ORIGIN: Wheelchair users see their wheelchair as a means of mobility and freedom, not something that restricts them, apart from problems with lack of access.

    Notes for teachers:
    1. All teaching staff should understand this guidance and be able to explain to children the
    history of disablist terms and appropriate language.
    2. Avoid using medical labels as this may promote a view of disabled people as patients. It also implies the medical label is the over-riding characteristic, which is
    3. If it is necessary to refer to a condition, it is better to say, for example, ‘a person with
    epilepsy’ not an epileptic, or ‘s/he has cerebral palsy’ not a spastic.
    4. The word disabled should not be used as a collective noun (for example as in ‘the disabled’).
    5. Although disabled people have impairments, they are not people with disabilities.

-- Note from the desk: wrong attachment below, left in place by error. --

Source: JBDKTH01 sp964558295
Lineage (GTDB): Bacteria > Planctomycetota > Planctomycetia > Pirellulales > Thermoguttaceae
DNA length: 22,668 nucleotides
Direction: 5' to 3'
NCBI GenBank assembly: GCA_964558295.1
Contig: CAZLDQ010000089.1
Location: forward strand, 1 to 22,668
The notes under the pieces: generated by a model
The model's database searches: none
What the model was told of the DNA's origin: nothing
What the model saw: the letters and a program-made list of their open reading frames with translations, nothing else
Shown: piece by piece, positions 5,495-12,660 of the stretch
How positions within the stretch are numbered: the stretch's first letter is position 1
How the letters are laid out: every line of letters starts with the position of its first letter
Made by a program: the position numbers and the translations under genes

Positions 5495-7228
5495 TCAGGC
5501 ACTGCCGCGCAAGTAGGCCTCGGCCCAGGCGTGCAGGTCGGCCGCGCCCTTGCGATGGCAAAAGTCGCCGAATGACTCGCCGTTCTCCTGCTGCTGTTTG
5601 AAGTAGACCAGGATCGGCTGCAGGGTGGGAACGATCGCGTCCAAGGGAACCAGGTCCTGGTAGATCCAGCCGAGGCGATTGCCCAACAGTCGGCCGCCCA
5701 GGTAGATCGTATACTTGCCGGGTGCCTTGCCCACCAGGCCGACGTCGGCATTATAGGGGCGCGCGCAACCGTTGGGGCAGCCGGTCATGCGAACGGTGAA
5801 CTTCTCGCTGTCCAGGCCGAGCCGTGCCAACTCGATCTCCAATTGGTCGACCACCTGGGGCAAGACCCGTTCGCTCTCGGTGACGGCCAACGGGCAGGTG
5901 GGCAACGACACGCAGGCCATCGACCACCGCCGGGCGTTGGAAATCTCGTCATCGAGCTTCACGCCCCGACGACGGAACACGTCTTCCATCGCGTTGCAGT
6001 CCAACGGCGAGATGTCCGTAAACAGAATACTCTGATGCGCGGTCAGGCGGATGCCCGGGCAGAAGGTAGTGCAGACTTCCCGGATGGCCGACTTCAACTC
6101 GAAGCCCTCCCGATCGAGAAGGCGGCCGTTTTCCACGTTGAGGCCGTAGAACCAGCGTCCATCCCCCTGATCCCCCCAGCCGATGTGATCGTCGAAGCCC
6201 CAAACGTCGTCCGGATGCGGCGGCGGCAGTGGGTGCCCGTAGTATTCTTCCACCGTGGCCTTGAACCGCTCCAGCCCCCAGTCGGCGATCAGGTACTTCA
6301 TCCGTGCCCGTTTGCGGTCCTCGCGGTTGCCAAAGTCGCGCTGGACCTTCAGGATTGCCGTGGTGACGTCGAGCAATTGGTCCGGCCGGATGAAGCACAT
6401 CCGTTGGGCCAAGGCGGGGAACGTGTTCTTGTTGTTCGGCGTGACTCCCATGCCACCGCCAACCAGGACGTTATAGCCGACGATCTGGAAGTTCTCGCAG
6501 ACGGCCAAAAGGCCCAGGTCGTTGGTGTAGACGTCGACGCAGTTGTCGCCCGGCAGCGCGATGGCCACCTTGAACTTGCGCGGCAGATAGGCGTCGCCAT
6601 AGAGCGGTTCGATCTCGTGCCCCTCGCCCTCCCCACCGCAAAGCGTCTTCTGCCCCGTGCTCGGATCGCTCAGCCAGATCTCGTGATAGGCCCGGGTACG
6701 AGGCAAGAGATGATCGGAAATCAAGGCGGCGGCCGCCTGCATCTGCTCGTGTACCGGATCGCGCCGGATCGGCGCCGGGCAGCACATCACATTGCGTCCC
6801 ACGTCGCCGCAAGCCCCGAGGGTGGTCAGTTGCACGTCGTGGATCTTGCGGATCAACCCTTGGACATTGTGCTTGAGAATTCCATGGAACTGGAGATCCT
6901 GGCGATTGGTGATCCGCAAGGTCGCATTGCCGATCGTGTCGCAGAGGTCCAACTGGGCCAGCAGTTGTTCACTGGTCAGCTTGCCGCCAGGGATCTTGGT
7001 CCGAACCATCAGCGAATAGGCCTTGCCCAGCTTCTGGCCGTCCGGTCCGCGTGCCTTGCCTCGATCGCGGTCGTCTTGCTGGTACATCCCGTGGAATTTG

They are disabled by outside forces. They choose to be called “Disabled People” in the UK
    because of collective oppression and solidarity.

    Richard Rieser World of Inclusion
    A to Z of offensive disablist language www.anti-bullyingalliance.org.uk/send-programme

  4. The Impact of the Duty to Promote Disability Equality in Schools in England: A Report for the DCSF 2008

    March 29, 2015 by Richard Rieser

    dpdes (5)

  5. Tackling disablist based language bullying in English Schools.

    January 9, 2015 by Richard Rieser

    Document made by World of Inclusion for Anti Bullying Alliance.

    Tackling disablist language based bullying in school

  6. Resources for raising disability in the curriculum, written and web based

    October 25, 2014 by Richard Rieser

    Resources (1)

  7. Making it Happen: Implementing the Duty to Promote Disability Equality in Secondary Schools and Local Authorities October 2006

    October 19, 2014 by Richard Rieser

    Sec Pub Sec Course Book Third Edition

  8. Making it Happen: Implementing the Duty to Promote Disability Equality in Primary Schools January 2007 Richard Rieser

    by Richard Rieser

    Pri Pub Sec Course Book FINAL